The Ford Atlas concept vehicle has proven to be a real crowd-pleaser here at Ford Social: when we asked you whether or not Ford should build it back in January, you responded with more than 1,200 comments, most of them filled with enthusiasm for this futuristic-looking truck.
We followed that article up with another that looks into how the designers settled on some of the key features on the concept, exploring the way the truck balanced sleek and rugged influences in the design of its frame, as well as the evolution of innovations like active wheel shutters, the illuminated cargo bed and the cargo cradle.
But the Atlas is full of features that are pushing the envelope in one way or another, so we thought we’d explore a few more of the defining characteristics of this fan-favorite Ford concept vehicle.
If you’ve ever driven a truck towing a load, you’ll appreciate this innovation: a Ford-truck first 360-degree point-of-view camera, which gives a bird’s-eye view of the truck to help position the vehicle in tight spaces or when obstacles are nearby. This little innovation could mark the end of needing a passenger to jump out and direct your truck, as you would be able to maneuver your payload expertly into place with the help of the camera.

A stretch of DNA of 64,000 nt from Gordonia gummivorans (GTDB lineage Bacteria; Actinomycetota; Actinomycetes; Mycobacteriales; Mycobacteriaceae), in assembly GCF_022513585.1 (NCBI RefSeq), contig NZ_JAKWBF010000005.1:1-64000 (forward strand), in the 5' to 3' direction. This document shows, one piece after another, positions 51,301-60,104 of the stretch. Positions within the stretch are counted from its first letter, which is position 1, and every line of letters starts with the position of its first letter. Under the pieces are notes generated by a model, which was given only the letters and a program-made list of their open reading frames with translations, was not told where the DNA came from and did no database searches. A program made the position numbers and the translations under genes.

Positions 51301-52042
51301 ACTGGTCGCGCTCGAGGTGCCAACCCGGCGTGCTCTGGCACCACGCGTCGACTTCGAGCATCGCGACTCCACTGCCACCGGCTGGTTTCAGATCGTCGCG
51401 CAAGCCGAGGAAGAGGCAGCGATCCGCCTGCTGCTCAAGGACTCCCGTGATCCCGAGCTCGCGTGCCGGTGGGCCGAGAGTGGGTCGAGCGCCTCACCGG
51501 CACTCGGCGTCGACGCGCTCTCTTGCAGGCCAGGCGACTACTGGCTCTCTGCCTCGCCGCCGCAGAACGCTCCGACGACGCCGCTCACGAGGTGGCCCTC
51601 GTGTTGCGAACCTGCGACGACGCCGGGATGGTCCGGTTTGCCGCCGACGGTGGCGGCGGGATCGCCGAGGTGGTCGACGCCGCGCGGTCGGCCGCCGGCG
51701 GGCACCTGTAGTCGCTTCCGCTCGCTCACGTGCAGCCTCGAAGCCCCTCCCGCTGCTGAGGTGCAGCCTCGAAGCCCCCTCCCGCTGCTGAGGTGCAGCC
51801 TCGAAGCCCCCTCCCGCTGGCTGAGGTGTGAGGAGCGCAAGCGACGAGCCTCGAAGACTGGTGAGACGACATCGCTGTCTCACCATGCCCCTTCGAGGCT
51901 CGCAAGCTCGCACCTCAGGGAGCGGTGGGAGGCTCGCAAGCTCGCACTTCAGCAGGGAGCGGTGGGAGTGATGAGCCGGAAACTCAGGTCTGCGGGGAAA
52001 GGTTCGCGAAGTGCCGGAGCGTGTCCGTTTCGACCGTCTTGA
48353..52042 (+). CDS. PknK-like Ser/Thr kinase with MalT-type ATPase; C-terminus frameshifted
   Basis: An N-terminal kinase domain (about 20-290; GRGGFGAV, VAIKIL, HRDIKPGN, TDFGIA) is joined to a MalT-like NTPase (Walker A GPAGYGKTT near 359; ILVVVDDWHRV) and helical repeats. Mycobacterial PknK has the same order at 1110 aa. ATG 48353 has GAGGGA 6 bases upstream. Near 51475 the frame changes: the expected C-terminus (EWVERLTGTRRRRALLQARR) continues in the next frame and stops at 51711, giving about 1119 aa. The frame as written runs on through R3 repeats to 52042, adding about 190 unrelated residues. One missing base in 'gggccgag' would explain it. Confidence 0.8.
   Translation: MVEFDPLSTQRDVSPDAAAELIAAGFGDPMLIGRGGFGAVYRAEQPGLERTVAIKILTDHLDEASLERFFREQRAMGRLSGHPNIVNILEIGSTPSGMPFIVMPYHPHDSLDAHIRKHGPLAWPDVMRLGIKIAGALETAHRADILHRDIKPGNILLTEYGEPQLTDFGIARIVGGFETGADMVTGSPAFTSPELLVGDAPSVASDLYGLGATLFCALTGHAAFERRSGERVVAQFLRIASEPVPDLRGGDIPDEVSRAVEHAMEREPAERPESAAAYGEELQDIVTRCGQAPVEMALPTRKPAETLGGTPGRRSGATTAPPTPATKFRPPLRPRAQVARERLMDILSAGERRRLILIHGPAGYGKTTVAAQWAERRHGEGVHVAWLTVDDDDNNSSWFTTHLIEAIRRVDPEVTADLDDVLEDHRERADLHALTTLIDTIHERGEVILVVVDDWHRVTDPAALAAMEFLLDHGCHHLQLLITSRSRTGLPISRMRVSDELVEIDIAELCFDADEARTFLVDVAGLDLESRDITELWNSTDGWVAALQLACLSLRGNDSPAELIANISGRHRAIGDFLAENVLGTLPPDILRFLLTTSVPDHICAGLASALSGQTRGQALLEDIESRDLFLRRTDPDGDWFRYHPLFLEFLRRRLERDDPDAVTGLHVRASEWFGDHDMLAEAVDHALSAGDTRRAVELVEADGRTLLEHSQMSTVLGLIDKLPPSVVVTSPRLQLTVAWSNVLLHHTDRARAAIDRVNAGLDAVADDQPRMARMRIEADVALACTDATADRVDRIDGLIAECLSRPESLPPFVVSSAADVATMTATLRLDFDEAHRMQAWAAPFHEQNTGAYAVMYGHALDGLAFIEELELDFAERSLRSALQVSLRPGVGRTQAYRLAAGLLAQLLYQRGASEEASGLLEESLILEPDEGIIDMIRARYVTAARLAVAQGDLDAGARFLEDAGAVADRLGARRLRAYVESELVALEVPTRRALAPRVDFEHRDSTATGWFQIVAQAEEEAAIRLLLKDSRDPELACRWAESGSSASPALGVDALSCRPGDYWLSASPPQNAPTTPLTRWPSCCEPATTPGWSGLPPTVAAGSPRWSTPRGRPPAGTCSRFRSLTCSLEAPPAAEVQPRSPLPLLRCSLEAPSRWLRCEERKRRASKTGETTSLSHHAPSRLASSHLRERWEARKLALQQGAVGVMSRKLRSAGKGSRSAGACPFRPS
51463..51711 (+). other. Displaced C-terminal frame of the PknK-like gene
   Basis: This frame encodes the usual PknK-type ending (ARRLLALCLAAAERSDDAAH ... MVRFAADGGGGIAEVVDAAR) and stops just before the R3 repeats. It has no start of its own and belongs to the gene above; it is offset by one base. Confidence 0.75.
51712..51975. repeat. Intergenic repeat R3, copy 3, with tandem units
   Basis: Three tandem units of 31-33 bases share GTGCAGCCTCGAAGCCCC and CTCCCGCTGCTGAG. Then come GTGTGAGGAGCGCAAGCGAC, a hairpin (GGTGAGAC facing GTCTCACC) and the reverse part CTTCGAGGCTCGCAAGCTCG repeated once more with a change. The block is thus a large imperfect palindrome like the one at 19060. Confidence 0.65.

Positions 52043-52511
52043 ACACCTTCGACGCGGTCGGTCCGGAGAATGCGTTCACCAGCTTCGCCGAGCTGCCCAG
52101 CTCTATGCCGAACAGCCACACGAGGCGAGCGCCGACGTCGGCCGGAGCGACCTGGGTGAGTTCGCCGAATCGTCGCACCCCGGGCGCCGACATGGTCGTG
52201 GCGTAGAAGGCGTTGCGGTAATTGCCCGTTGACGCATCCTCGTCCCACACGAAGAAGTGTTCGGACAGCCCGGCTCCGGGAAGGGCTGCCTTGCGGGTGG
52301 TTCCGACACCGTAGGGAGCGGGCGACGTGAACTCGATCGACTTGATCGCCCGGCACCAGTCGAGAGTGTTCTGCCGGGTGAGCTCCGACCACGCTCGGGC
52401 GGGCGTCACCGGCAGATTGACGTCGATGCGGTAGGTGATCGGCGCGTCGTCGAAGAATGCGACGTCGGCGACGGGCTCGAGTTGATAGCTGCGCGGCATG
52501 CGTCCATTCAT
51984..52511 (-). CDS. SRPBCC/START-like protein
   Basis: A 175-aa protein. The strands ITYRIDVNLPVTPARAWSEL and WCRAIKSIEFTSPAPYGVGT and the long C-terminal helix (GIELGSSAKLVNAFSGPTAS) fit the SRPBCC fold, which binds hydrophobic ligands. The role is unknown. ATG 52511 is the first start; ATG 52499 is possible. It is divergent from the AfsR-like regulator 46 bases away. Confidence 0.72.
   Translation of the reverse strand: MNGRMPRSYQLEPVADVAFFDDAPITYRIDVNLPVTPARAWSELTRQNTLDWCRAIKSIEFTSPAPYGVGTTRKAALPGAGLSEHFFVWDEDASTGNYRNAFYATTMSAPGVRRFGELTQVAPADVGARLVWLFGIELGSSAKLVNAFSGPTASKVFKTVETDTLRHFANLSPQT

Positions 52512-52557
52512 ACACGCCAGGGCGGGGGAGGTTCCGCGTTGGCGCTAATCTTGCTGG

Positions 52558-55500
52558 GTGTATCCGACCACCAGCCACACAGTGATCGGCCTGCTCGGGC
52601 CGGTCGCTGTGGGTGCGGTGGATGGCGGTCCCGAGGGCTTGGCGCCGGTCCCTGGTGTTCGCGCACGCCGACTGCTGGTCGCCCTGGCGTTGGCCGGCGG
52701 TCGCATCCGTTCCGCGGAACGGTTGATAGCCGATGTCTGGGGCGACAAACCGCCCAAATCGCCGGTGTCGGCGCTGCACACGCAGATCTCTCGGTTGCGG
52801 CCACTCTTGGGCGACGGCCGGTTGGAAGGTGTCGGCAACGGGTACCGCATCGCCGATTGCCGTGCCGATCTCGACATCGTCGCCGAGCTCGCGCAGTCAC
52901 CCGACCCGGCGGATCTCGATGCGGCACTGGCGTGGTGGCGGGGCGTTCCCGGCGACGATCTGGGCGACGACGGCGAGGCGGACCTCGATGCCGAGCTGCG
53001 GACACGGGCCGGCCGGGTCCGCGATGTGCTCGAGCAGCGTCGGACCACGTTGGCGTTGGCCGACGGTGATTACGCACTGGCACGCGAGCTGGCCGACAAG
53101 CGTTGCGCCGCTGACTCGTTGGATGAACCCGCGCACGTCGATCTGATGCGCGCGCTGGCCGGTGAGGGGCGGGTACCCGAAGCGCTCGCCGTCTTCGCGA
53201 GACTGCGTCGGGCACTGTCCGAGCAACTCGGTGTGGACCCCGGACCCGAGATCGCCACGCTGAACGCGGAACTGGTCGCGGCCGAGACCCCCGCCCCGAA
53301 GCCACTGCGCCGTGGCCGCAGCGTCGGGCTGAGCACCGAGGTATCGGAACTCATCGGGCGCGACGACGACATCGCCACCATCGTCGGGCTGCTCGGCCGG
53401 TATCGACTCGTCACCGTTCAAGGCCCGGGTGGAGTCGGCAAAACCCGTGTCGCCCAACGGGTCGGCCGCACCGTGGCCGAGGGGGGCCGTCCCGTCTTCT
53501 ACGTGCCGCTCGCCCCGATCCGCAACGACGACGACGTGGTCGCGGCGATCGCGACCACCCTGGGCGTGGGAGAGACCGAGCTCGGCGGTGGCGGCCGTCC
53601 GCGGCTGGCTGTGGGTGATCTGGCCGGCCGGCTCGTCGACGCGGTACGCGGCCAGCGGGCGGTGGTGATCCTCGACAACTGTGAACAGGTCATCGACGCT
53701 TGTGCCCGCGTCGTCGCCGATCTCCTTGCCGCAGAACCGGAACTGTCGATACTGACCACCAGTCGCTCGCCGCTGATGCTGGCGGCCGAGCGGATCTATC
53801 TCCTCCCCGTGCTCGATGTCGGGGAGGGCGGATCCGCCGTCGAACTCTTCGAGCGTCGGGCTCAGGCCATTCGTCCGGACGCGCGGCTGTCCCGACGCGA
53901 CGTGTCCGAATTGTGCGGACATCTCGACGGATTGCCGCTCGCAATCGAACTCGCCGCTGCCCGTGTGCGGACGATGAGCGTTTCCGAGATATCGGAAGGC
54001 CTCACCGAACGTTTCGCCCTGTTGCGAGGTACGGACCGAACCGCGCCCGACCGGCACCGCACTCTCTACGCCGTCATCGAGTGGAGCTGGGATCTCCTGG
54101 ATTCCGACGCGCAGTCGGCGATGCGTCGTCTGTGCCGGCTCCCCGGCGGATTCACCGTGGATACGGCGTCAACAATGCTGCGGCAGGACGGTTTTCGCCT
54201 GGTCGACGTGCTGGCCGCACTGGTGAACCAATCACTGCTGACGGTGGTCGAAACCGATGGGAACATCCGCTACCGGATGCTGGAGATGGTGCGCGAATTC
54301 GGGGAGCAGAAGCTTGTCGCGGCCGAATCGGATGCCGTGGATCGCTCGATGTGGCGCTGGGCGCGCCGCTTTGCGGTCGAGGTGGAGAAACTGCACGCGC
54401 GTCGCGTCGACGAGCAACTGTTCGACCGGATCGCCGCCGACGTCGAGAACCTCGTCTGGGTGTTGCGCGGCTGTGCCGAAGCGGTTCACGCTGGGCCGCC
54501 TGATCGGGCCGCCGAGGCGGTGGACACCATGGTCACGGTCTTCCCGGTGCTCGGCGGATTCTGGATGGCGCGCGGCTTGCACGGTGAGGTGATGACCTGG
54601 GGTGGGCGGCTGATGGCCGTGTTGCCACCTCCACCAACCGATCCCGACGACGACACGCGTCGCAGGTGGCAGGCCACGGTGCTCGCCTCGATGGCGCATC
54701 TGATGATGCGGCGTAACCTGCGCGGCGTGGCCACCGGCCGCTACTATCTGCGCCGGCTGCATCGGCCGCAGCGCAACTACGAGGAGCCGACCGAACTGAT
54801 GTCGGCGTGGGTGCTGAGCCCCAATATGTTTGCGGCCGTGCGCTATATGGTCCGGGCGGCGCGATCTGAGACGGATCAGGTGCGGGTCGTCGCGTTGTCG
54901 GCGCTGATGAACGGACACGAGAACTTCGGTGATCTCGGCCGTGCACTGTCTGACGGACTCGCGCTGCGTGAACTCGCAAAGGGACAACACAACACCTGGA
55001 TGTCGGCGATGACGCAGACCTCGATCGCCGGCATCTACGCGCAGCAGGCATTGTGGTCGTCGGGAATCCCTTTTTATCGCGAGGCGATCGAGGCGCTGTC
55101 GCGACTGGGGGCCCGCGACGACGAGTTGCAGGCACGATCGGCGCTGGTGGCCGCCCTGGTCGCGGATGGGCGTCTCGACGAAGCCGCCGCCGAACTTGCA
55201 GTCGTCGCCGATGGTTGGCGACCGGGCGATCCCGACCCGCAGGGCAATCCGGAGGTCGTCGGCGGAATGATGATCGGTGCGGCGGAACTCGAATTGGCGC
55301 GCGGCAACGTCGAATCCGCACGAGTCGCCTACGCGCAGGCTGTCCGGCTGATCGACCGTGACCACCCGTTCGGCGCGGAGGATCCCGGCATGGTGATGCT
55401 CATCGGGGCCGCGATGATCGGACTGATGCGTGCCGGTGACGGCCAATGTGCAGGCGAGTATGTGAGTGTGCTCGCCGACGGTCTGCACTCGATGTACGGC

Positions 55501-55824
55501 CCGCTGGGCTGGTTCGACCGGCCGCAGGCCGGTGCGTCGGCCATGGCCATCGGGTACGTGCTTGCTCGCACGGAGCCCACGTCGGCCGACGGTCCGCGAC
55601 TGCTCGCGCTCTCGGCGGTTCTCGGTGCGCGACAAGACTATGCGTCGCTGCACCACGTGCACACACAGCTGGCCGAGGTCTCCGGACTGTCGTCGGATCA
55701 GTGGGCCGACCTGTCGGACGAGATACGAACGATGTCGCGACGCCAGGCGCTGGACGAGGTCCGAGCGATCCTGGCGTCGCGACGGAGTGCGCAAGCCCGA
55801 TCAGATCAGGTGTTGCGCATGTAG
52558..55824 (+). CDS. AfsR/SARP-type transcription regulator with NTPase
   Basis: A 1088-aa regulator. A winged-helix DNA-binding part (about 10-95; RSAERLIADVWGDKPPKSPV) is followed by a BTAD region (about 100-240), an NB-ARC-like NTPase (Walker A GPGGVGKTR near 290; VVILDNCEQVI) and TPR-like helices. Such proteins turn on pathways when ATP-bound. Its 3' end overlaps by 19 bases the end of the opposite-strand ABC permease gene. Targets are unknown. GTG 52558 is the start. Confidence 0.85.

The Atlas concept truck also features LED headlamps and tail lamps, which offer better road lighting than conventional halogen lights, last longer than traditional choices and illuminate the road more swiftly for a better driving experience.
The attractive, chiseled grille is not just there to look great. Active grille shutters behind the exterior would automatically stay open when extra engine cooling is needed, such as during low-speed traffic jams or while working under a hot summer sun, and are designed to close and improve aerodynamics at cruising speeds or in cooler weather.
Along the side of the truck, you will find power running boards, which extend out while the truck is stopped to help passengers climb up into the cab. When the vehicle hits the road, the intelligently-designed running boards fold back against the chassis to improve aerodynamics at speed.
What’s your favorite feature? Let us know in the comments below!